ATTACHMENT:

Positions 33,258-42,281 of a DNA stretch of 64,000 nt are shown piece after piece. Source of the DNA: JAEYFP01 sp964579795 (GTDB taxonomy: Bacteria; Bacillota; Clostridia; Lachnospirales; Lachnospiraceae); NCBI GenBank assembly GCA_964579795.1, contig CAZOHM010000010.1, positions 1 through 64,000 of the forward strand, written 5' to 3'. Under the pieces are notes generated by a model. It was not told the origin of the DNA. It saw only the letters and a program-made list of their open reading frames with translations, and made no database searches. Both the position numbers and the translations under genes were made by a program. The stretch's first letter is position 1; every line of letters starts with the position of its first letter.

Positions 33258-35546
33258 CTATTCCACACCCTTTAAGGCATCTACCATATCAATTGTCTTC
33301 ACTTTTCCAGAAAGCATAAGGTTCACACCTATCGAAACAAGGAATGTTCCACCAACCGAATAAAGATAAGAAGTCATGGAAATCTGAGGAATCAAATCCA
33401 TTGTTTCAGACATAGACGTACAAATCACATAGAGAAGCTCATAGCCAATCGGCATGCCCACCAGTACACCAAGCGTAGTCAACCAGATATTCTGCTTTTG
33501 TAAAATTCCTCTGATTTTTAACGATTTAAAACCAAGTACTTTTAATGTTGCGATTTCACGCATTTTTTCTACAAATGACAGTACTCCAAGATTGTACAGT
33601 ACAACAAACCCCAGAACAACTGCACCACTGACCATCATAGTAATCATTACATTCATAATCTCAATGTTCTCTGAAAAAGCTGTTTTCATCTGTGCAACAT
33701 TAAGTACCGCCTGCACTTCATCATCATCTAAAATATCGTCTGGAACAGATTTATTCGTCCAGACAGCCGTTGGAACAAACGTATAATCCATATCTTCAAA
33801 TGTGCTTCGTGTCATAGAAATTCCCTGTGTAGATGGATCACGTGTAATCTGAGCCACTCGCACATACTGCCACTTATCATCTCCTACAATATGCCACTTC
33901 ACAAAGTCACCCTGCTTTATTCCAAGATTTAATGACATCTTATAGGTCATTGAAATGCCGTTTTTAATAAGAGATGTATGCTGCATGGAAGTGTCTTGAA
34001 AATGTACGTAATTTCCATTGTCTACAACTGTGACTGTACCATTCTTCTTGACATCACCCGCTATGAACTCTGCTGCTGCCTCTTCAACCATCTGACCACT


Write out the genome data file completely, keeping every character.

Positions 33,258-42,281 of a DNA stretch of 64,000 nt are shown piece after piece. Source of the DNA: JAEYFP01 sp964579795 (GTDB taxonomy: Bacteria; Bacillota; Clostridia; Lachnospirales; Lachnospiraceae); NCBI GenBank assembly GCA_964579795.1, contig CAZOHM010000010.1, positions 1 through 64,000 of the forward strand, written 5' to 3'. Under the pieces are notes generated by a model. It was not told the origin of the DNA. It saw only the letters and a program-made list of their open reading frames with translations, and made no database searches. Both the position numbers and the translations under genes were made by a program. The stretch's first letter is position 1; every line of letters starts with the position of its first letter.

Positions 33258-35546
33258 CTATTCCACACCCTTTAAGGCATCTACCATATCAATTGTCTTC
33301 ACTTTTCCAGAAAGCATAAGGTTCACACCTATCGAAACAAGGAATGTTCCACCAACCGAATAAAGATAAGAAGTCATGGAAATCTGAGGAATCAAATCCA
33401 TTGTTTCAGACATAGACGTACAAATCACATAGAGAAGCTCATAGCCAATCGGCATGCCCACCAGTACACCAAGCGTAGTCAACCAGATATTCTGCTTTTG
33501 TAAAATTCCTCTGATTTTTAACGATTTAAAACCAAGTACTTTTAATGTTGCGATTTCACGCATTTTTTCTACAAATGACAGTACTCCAAGATTGTACAGT
33601 ACAACAAACCCCAGAACAACTGCACCACTGACCATCATAGTAATCATTACATTCATAATCTCAATGTTCTCTGAAAAAGCTGTTTTCATCTGTGCAACAT
33701 TAAGTACCGCCTGCACTTCATCATCATCTAAAATATCGTCTGGAACAGATTTATTCGTCCAGACAGCCGTTGGAACAAACGTATAATCCATATCTTCAAA
33801 TGTGCTTCGTGTCATAGAAATTCCCTGTGTAGATGGATCACGTGTAATCTGAGCCACTCGCACATACTGCCACTTATCATCTCCTACAATATGCCACTTC
33901 ACAAAGTCACCCTGCTTTATTCCAAGATTTAATGACATCTTATAGGTCATTGAAATGCCGTTTTTAATAAGAGATGTATGCTGCATGGAAGTGTCTTGAA
34001 AATGTACGTAATTTCCATTGTCTACAACTGTGACTGTACCATTCTTCTTGACATCACCCGCTATGAACTCTGCTGCTGCCTCTTCAACCATCTGACCACT